The fact is we’re losing jobs at a fast rate. And yes, as Zuma said last week, part of this because of the chaos in the EU and the insane political brinkmanship in the US. But that’s not the main reason. The main reason is that our leaders, our politicians, have decided to follow discredited ideologies, rather than common sense.

The businesses that are making money in present day South Africa are the ones that have found a way to live with the current labour laws. One of the ways to do that is to hang on to the people you trust, and to not take on people you don’t. As a result, those with jobs earn more and more, and those without, continue to earn nothing. No jobs are created.

And privately-owned business is the only part of the society that can actually do it. This is something we all inherently know:


And yet, if you listen closely to Zuma, you will see that he inherently doesn’t believe this. Last week he was asked why government doesn’t concentrate on enterprises, on helping businesses create jobs. He just didn’t get it. Partly, I think, because he just doesn’t believe in the power of free enterprise.

Then he was also asked about the size of government, whether it wasn’t perhaps too big. He said he was quite happy with the size it was, “for us to deliver, we need this machinery”. He just doesn’t understand that one of the biggest headaches he has is when that “machinery” decides to go on strike. Hasn’t he learnt anything from the latest round of public sector strikes? It’s that very “machinery” which goes on strike that causes chaos every time someone wants a bit more money. The machinery is too large and too little of it is actually “delivering”.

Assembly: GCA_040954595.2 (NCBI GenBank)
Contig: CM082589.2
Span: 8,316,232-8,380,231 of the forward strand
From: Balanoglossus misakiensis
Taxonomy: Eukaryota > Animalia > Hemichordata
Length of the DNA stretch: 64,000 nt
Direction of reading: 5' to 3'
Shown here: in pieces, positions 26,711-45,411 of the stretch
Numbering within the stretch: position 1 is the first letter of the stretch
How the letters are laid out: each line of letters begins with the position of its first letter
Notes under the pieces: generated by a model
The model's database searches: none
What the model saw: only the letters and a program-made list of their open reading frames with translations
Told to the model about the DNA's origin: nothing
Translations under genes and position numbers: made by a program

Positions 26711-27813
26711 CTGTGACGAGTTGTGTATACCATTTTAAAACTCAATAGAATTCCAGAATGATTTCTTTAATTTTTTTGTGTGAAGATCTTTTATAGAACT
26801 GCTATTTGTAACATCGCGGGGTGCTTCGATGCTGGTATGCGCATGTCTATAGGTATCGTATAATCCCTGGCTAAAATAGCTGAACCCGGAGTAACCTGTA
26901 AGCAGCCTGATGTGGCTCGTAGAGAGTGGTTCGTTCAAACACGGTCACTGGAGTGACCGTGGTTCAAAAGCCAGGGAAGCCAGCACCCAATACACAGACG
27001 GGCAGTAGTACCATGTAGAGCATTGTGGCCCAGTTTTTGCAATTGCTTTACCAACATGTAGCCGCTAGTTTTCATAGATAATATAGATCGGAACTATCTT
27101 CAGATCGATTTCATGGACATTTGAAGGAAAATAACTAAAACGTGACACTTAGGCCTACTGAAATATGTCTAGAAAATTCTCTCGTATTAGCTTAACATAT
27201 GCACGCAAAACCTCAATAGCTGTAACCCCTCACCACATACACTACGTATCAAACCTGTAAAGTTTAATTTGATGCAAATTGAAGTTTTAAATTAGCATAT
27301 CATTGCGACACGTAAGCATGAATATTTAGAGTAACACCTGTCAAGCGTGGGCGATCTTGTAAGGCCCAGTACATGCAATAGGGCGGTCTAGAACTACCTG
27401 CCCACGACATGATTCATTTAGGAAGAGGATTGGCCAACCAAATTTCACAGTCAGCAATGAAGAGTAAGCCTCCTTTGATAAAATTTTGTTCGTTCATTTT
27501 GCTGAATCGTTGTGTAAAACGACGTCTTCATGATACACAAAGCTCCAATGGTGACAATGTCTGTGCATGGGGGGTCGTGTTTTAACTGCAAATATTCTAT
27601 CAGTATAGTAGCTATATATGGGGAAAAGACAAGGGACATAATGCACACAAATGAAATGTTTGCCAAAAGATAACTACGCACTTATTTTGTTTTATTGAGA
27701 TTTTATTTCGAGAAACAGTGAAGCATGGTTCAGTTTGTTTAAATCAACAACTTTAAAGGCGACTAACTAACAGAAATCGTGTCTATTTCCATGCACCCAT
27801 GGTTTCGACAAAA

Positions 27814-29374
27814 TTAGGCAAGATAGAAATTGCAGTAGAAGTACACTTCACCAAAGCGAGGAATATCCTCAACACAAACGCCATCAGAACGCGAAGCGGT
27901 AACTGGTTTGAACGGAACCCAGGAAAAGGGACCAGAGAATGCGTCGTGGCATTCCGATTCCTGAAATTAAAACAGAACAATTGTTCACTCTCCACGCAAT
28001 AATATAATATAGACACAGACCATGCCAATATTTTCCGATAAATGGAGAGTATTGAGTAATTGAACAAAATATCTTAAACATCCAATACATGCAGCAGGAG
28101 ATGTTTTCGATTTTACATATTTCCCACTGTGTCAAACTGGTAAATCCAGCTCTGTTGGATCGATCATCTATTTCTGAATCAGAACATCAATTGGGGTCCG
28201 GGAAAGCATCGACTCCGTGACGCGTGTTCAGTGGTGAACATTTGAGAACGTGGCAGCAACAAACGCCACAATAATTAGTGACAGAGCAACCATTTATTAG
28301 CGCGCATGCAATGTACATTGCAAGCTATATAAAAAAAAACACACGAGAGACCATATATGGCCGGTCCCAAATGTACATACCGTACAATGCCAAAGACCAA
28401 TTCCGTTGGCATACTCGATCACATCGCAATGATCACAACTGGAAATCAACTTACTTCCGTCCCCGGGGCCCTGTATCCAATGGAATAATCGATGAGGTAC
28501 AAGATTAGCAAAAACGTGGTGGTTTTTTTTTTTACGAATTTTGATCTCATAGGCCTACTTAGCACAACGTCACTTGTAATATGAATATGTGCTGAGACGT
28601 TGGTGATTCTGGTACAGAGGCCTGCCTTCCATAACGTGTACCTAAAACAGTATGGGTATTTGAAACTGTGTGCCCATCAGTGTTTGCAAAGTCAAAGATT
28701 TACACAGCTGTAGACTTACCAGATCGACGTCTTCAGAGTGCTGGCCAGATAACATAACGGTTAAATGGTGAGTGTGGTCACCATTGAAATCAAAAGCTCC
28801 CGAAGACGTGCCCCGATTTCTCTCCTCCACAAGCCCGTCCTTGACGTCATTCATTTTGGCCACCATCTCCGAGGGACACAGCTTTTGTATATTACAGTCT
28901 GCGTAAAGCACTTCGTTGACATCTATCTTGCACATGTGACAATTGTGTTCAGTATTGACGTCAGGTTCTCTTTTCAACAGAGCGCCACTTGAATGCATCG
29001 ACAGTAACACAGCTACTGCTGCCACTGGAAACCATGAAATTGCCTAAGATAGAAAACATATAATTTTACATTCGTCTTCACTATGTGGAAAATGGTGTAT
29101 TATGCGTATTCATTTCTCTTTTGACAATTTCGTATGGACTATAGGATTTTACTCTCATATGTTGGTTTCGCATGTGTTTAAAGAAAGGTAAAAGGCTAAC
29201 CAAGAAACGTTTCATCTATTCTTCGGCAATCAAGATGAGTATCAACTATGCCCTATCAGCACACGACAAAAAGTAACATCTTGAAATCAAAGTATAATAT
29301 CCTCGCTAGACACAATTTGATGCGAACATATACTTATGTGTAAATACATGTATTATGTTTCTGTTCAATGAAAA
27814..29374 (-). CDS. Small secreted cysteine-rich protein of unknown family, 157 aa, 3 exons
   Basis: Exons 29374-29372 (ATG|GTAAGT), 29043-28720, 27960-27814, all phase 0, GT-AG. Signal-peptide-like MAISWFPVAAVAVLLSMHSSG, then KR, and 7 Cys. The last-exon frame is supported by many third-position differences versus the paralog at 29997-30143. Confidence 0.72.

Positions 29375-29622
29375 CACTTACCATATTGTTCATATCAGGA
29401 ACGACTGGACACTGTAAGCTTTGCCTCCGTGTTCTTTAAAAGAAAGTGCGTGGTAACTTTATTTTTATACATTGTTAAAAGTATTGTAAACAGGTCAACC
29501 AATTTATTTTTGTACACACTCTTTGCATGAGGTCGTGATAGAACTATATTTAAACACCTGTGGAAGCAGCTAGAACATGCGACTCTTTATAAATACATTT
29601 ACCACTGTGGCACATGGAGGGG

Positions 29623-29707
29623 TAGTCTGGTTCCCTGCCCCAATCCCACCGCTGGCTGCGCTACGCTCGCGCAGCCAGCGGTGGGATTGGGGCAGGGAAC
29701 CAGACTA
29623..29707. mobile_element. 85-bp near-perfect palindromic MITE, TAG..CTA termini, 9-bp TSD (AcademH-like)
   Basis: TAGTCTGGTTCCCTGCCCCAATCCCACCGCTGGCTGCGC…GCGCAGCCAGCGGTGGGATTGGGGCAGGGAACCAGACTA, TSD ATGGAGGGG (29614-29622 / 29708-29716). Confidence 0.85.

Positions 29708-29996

Zuma and Co. continually say that South Africa is open for business, that they keep telling investors how attractive it is. Investors don’t believe him. And when they do come in, one word sums up what happens: Walmart.

So often it’s helpful to think of rebuilding South Africa after apartheid in the way the Europe and parts of Asia needed to be rebuilt after the Second World War. There were plenty of reasons that Japan and Germany rose so quickly. But one of them has to be the fact that they put the “enterprise” front and centre. They realised that that was the way to create wealth, to employ people. They made life as easy as they could for business, and then let capitalism take care of the rest.